Men & Women of Distinction
"Men & Women of Distinction" is an ongoing series that profiles Arkansans whose lives have had a profound effect on the development of the state; the character of it's people or its image beyond our borders. By highlighting these men and women, the series allows history to be told by the voices of those who lived it; in a format that can be preserved for future generations.
Men and women profiled in the series to date include former governors; U.S. senators and representatives; an internationally renowned composer, a former U.S. Surgeon General and a nationally recognized philanthropist.
Latest Episode: "Men and Women of Distinction: Mike Beebe"
A product of Arkansas, the Honorable Mike Beebe was born in a tar paper shack in Amagon. Beebe rose from his humble beginnings to practice law in Searcy and run for Arkansas Senate - where he was first elected in 1981 and served for 20 years - followed by successful runs for attorney general (2003-2007) and, finally, governor (2007-2015). Watch Now
Judge Morris Arnold
Morris Arnold is a judge, a scholar, and an historian whose contributions to the state are highlighted in this episode of Men and Women of Distinction.
This film examines the life of the Honorable Mike Beebe, a product of Arkansas, born in a tar paper shack in Amagon. Beebe rose from his humble beginnings to practice law in Searcy and run for Arkansas Senate – where he was first elected in 1981 and served for 20 years – followed by successful runs for attorney general (2003-2007) and, finally, governor (2007-2015). Directed and produced by Kathryn Tucker.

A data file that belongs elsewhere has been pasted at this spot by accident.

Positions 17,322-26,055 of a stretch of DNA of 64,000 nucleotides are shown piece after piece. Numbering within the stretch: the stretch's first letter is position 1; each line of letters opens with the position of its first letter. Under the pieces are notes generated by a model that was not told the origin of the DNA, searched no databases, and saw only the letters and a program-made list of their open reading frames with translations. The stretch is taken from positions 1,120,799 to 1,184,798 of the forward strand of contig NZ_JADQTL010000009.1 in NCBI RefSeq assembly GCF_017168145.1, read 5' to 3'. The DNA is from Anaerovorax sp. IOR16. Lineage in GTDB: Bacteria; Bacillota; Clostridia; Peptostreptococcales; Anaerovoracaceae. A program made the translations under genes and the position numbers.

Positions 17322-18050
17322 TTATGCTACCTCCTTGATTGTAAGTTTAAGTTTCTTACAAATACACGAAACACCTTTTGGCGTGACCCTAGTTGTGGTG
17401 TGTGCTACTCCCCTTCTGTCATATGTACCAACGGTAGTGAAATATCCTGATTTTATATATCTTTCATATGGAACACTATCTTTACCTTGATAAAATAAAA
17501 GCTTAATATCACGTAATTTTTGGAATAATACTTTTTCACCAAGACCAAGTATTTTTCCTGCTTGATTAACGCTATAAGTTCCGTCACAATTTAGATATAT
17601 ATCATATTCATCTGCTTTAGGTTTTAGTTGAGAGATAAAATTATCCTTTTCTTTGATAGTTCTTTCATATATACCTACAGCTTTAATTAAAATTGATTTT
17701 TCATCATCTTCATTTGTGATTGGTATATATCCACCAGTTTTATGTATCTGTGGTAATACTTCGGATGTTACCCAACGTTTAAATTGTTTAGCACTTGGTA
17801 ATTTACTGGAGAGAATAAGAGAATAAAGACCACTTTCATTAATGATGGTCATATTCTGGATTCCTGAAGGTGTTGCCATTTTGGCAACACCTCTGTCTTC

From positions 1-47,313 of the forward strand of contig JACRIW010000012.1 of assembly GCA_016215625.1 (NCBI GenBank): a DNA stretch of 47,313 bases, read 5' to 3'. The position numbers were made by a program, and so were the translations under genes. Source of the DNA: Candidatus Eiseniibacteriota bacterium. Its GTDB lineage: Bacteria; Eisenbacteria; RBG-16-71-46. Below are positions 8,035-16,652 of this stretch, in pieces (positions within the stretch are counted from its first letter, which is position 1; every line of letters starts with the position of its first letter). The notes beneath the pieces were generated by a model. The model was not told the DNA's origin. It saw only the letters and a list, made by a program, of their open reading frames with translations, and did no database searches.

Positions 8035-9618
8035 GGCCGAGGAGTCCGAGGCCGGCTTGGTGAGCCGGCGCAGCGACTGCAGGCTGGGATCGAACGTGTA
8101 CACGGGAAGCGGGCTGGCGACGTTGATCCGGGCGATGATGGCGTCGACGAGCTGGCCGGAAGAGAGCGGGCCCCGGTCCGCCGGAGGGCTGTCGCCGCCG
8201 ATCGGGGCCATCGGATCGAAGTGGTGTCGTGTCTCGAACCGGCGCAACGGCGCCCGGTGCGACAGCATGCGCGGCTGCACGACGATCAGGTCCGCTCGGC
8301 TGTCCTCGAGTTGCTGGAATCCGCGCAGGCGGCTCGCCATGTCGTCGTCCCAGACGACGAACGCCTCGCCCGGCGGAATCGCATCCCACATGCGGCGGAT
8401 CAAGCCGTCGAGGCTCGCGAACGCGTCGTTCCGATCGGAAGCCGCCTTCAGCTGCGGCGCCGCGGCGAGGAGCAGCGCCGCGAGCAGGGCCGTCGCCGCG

Former Arkansas governor and U.S. Senator Dale Bumpers was born in Charleston, Arkansas and crafted a political career that lasted more than three decades. In 1970 Bumpers defeated the better known Orval Faubus in the democratic primary election for governor and went on to unseat incumbent Republican Governor Winthrop Rockefeller in the general election. He took J. William Fulbright's Senate seat in 1974 and began a quarter-century of service in Washington DC. Weeks after his 1999 retirement, Bumpers returned to Washington to give closing arguments in fellow Arkansan Bill Clinton's Senate trial.
Arkansas native Milton Crenchaw is recognized nationally for his role as an instructional aviator and pilot trainer for the Tuskegee Airmen, a group of African American pilots who fought in World War II. In this one-on-one interview with host Ernie Dumas, Crenchaw reflects on his childhood in Little Rock and shares the stories of his life in which he found himself on the leading edge of history. Don't miss this inspiring interview with a man whose life has been defined by breaking definitions.
Dr. Joycelyn Elders
Dr. Joycelyn Elders is known as the first African American appointed as Surgeon General of the United States during the Clinton Administration. Behind her plain spoken manner is a woman who grew up in poverty during the great depression and despite the odds, went to college and became a physician and respected scientist. In this one-on-one interview with Ernie Dumas, Elders opens up about her childhood, the struggle to make it to Little Rock for her first day of college and the relationships that defined her. Elders recounts stories of her residency at UAMS that influenced her to become a strong advocate for children's health and an opponent of teenage pregnancy.
Mary Lowe Good